4. V-engine: The V cylinders engine has two cylinders inclined at 90° to each other. The connecting rods are connected to a common crank pin. There is a common crank for both cylinders. The angle between the two banks is kept as small as possible to prevent vibration and balancing problems.
  5. V-8 Engine: In the V-8 engine design there are two blocks inclined at 90° to each other and each block has four cylinders.
  6. W type engine: In w-type engines, the cylinders are arranged in three rows such that it forms W w-type arrangement. W type engine is made when 12 cylinder and 16-cylinder engines are produced.
  7. Opposed cylinder engine: In an opposed cylinder engine, the cylinders are placed opposite each other. The piston and the connecting rod show identical movement. It runs smoothly and has more balance. The size of the opposed cylinder engine increase because of its arrangement.

8. Valve Arrangement

According to the valve arrangement of the inlet and exhaust valve in various positions in the cylinder head or block, the automobile engines are classified into four categories. These arrangements are named ‘L’, ‘I’, ‘F’, and ‘T’.  It is easy to remember the word ‘LIFT’ to recall the four-valve arrangement.

  1. L-head engine: In these types of L-head engines, the suction and exhaust valves are arranged side by side in the cylinder block. The cylinder and combustion chamber forms an inverted L.
  2. I-head engine: In the I-head engine the suction and exhaust valves are arranged in the cylinder head. A single valve actuates all the valves. These types of engines are mostly used in automobiles.
  3. F-head engine: It is a combination of I-head and F-head engines. In the F-head engine, one valve is in the cylinder block and the other valve is in the cylinder head. Both the sets of valves are operated by a single camshaft.
  4. T-head engine: In T-head engines, the suction valve (SV) and the exhaust valve (EV) are on the cylinder block in opposite directions. Here two camshafts are required to operate, one for the inlet valve and the other one for the exhaust valve.

9. Types of cooling

On the basis of types of cooling, the engines are classified as:

9.1 Air-cooled engines

Air-cooled engines have fins to radiate heat into the surrounding air. The fins are made triangular in shape as they increase the cooling surface area. These fins are made of aluminum, which is a good conductor of heat.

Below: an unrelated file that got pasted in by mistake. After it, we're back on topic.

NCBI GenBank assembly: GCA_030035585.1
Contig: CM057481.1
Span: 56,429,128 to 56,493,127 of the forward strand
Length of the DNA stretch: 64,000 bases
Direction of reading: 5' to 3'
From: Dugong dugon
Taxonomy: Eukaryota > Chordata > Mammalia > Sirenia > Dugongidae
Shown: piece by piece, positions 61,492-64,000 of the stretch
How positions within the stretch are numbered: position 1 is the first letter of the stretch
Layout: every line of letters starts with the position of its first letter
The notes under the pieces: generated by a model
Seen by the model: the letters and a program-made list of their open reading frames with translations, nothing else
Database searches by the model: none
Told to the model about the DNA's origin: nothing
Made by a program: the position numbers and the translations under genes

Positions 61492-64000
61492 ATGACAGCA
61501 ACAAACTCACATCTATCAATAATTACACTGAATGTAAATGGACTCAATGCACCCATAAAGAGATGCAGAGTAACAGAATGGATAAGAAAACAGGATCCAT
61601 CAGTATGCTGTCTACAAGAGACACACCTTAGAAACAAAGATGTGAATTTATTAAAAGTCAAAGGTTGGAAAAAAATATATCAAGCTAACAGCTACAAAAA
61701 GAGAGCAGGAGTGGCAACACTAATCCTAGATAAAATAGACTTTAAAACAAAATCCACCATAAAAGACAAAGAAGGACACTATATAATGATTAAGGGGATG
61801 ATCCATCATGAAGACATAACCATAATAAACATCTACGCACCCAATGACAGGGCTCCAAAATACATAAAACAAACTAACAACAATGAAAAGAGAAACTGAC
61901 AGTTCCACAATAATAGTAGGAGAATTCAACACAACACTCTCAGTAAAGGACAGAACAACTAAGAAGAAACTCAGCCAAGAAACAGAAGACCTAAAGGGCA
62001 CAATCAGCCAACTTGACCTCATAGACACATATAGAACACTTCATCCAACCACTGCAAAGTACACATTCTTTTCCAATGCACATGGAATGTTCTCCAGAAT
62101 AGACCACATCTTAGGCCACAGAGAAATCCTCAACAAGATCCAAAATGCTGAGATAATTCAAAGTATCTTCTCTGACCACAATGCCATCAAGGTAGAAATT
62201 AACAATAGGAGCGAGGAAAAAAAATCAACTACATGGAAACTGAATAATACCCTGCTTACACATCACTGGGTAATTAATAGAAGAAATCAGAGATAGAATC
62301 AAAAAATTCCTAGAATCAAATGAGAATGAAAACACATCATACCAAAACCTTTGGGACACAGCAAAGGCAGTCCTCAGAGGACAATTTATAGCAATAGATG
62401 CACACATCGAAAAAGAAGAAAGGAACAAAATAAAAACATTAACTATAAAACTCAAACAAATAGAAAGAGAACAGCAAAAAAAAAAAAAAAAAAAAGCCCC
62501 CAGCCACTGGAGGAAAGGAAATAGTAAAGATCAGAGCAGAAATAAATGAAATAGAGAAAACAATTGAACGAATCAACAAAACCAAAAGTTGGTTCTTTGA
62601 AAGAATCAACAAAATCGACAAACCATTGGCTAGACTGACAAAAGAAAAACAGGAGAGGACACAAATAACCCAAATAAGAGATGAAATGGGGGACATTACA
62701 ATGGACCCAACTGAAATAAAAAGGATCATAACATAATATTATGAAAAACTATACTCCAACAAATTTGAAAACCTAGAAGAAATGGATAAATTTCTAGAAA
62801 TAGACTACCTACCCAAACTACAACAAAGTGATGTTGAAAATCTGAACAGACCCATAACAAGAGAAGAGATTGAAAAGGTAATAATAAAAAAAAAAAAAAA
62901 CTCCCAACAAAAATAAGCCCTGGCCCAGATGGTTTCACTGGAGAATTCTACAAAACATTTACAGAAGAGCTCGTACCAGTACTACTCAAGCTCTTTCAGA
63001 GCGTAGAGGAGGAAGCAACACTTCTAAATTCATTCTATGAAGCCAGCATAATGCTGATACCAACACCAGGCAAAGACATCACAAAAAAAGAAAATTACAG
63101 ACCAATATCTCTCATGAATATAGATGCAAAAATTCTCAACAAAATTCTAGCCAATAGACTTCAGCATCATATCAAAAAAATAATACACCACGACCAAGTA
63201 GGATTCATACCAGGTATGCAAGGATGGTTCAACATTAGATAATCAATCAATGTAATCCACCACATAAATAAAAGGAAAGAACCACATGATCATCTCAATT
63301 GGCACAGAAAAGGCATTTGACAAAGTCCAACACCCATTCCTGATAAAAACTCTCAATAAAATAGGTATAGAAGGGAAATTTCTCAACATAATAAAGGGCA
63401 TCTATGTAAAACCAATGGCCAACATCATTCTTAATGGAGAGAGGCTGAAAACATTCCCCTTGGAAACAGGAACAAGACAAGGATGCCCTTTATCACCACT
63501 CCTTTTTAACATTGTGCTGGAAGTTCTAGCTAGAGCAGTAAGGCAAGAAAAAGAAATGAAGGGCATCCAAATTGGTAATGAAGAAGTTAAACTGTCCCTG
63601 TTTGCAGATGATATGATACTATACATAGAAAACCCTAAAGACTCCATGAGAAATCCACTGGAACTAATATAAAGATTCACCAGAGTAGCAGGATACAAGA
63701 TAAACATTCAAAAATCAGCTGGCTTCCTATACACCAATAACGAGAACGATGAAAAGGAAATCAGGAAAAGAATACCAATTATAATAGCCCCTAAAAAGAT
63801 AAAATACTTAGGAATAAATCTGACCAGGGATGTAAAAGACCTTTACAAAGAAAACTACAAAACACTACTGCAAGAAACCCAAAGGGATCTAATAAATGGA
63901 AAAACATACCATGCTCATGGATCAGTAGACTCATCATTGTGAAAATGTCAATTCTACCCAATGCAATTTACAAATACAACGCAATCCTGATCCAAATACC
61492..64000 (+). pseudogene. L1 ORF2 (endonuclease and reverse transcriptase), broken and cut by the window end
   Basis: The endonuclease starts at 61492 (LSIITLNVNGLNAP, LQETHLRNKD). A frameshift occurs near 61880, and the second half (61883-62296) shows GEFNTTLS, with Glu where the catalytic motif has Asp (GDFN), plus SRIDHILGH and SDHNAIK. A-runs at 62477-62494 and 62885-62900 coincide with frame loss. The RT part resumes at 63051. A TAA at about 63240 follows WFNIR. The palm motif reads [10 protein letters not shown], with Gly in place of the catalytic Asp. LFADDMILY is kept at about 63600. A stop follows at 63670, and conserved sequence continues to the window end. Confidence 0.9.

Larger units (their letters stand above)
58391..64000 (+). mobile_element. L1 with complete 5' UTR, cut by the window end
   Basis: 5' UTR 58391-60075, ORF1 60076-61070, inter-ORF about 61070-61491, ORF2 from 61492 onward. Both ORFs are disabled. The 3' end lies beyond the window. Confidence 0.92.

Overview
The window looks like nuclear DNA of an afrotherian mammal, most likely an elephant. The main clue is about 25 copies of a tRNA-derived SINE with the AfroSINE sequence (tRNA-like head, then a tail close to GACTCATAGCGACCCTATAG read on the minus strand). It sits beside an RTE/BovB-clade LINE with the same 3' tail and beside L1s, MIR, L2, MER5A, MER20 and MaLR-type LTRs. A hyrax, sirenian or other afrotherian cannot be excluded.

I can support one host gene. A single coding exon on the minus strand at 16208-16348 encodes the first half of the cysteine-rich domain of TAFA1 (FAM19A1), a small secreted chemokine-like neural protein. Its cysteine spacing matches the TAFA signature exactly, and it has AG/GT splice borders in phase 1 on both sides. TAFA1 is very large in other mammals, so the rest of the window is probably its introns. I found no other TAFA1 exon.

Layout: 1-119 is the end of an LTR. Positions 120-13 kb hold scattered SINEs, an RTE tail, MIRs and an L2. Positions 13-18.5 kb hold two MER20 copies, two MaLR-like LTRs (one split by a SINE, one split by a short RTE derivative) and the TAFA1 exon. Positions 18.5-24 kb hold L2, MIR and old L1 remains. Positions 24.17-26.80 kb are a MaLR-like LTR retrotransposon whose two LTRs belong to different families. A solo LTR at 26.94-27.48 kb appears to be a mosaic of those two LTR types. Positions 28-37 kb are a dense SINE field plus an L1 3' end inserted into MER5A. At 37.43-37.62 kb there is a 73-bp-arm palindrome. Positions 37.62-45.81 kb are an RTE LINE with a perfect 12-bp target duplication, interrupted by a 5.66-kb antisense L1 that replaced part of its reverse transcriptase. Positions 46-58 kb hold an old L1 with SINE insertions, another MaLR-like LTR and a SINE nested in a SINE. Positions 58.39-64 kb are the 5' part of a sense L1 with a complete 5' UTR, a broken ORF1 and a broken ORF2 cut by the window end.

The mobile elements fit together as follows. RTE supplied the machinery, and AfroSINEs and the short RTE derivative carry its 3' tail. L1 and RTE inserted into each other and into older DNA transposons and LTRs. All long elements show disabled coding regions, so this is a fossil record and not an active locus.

Air-cooled engines run at higher temperatures because air is not a good conductor of heat. The air-cooled engines are generally used in motorcycles and scooters.

9.2 Water-cooled engines

Water-cooled engines require the circulation of water. All automobile engines, which are water-cooled, are fitted with radiators. The radiator offers resistance to the flow of air through the passages in between the small diameter tubes carrying hot water. Therefore, an induced draught fan is provided at the back of the radiator. This fan creates the pressure difference required to get an increased flow of air.

Similarly, to get pressure difference and to overcome the resistance in the water flow at the jackets of the engine, a water pump is provided which draws water from the radiator and forces it into the water jacket of the engine.

Water is not allowed to rise to a higher temperature, as at higher temperatures scale formation takes place. Scale formation causes local heating due to poor cooling as scales are bad conductors of heat. Such local heating may lead to detonation, which may damage engine parts.

Water-cooled engines are used in cars, buses, trucks, and other four-wheeled vehicles, heavy-duty motor vehicles.

Besides the above types of engines, the internal combustion engine is also classified on the basis of the following.

1. Speed:

On the basis of speed, the types of engines are:

  1. Low-speed engine
  2. Medium-speed engine
  3. High-speed engine

2. Method of Fuel Injection

On the basis of the method of fuel injection, the engines are classified as:

  1. Carburetor engine
  2. Air injection engine
  3. Airless or solid injection engine
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3. Method of Governing

  1. Hit and miss governed engine: It is an engine type in which the entry of the fuel is controlled by the governor. It controls the speed of the engine by cutting off the ignition and fuel supply of the engine at a very high speed.
  2. Qualitatively governed engine
  3. Quantitatively governed engine

4. Application

  1. Stationary engine: Stationary engine is an engine in which its framework does not move. It is used to drive immobile equipment like pumps, generators, mills or factory machinery, etc.
  2. Automotive engine: These are the types of engines that are used in the automobile industry. For example, petrol engine, diesel engine, and gas engine are internal combustion engines that falls in the category of an automotive engine.
  3. Locomotive engine: The engines which are used in trains are called locomotive engines.
  4. Marine engine: The engines which are used in marines for boat or ship propulsion are called marine engines.